I have analysed least 87 examples of countries leaving currency unions and establishing their own money since 1940. Establishing an independent currency allowed the country concerned to set more sensible interest rates and exchange rate to help them grow. In every case it gave them more independence, strengthening their ability to make their own decisions free of foreign interference. They can have internal devaluation ---lower price and wages to boost their competitiveness in order to remain float in the global economy. The biggest advantage to the countries leaving Euro zone is they can print money in their own currencies and have control of monetary inflation or deflation i.e. money supply in the financial market
The Euro remains under pressure severe pressure. Its down from 1.43 to 1.32 [ lost 7.5% value against US Dollar] . Leaders in Euro zone are waiting for Mrs Merkel to relent. They just want her to say the ECB can buy up many more EU country bonds, and QE/print the money to do so. The Governor of the Bank of England this week in his press conference explained her reasons very well. He pointed out that a Central Bank has a role as the lender of last resort. That means it acts as the lender who supplies cash to commercial banks in its jurisdiction if they are solvent but in need of temporary loans. They are lent money at a penalty rate to see them through. It is not the job of a Central Bank to act as lender of last resort to countries that have run out of credit and whose solvency is in doubt.
Within Western Europe the latin currency union led by France and the Scandinavian currency union both broke up without great calamity at the time of the First World War. Between 1945 and 2007 according to the Monetary Authority of Singapore 69 countries have left currency unions. This figure leaves out a good number, including the break up of the rouble currency in the early 1990s. It also excludes the split of Czech and Slovak currencies in 1993. It includes the ones which left the sterling area, like New Zealand in 1967 and Ireland in 1979. It happened by agreement with a relatively smooth transition. Some like Bangladesh left the Pakistan union. Others left former colonial unions: Mozambique for example left the Portuguese area in 1977 and Algeria left the French franc area in 1969. Eritrea left Ethiopia. Again these changes caused so little disruption that most have forgotten they ever happened.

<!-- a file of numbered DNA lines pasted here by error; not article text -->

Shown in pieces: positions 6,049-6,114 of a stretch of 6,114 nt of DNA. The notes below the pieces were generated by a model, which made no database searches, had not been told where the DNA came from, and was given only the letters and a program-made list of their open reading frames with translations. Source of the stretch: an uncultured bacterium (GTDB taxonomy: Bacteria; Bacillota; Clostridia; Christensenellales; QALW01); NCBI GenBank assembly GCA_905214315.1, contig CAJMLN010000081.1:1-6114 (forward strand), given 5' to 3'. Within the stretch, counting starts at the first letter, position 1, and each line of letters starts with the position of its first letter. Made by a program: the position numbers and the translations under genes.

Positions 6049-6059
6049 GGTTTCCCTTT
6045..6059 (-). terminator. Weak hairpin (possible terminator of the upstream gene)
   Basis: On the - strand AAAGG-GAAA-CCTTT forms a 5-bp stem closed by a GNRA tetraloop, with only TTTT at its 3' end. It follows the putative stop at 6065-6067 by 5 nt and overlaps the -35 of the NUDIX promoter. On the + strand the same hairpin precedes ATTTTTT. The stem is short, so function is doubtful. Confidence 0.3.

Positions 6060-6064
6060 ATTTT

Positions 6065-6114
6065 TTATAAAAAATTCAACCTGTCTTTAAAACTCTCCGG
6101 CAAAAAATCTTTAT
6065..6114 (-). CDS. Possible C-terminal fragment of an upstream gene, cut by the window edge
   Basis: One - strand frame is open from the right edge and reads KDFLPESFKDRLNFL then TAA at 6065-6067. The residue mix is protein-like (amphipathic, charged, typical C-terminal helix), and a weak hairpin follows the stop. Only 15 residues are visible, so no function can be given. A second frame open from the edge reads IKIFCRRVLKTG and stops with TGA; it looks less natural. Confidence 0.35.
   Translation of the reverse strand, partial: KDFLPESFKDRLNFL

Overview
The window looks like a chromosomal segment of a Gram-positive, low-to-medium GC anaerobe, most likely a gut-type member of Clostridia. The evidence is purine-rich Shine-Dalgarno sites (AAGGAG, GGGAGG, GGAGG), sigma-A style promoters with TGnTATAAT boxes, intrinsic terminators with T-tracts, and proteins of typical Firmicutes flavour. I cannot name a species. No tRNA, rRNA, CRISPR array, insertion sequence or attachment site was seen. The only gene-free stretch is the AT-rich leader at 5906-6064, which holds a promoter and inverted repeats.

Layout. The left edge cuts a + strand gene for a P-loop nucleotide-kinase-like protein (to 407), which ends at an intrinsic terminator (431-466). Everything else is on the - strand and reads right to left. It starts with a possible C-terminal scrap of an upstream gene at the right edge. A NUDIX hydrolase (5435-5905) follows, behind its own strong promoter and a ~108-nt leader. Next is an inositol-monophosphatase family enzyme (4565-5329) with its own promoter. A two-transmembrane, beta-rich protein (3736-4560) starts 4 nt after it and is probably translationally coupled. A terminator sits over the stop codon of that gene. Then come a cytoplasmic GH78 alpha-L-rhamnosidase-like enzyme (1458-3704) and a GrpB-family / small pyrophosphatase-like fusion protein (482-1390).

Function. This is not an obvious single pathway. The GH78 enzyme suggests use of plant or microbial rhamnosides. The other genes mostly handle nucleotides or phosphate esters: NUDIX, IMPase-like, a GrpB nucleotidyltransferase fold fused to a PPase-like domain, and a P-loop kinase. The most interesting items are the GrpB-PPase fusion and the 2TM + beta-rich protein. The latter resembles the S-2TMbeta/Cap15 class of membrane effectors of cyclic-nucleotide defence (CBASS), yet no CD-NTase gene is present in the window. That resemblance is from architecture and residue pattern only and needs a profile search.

The uncertainty about the end game for the Euro continues to damage the markets. The battering of the bonds does make things far worse. It means banks will lose yet more money on what were meant to be safe holdings. This in turn means they will lend less, slowing growth still further. It is surprisingly common for countries to leave common currencies. So, if Greece, Italy , Portugal or Spain leaves the Euro zone, its perfectly normal and will continue to compete globally with their own independent currencies.
Disclaimer: This is just a research piece and not an investment advice. All financial transactions carry a RISK.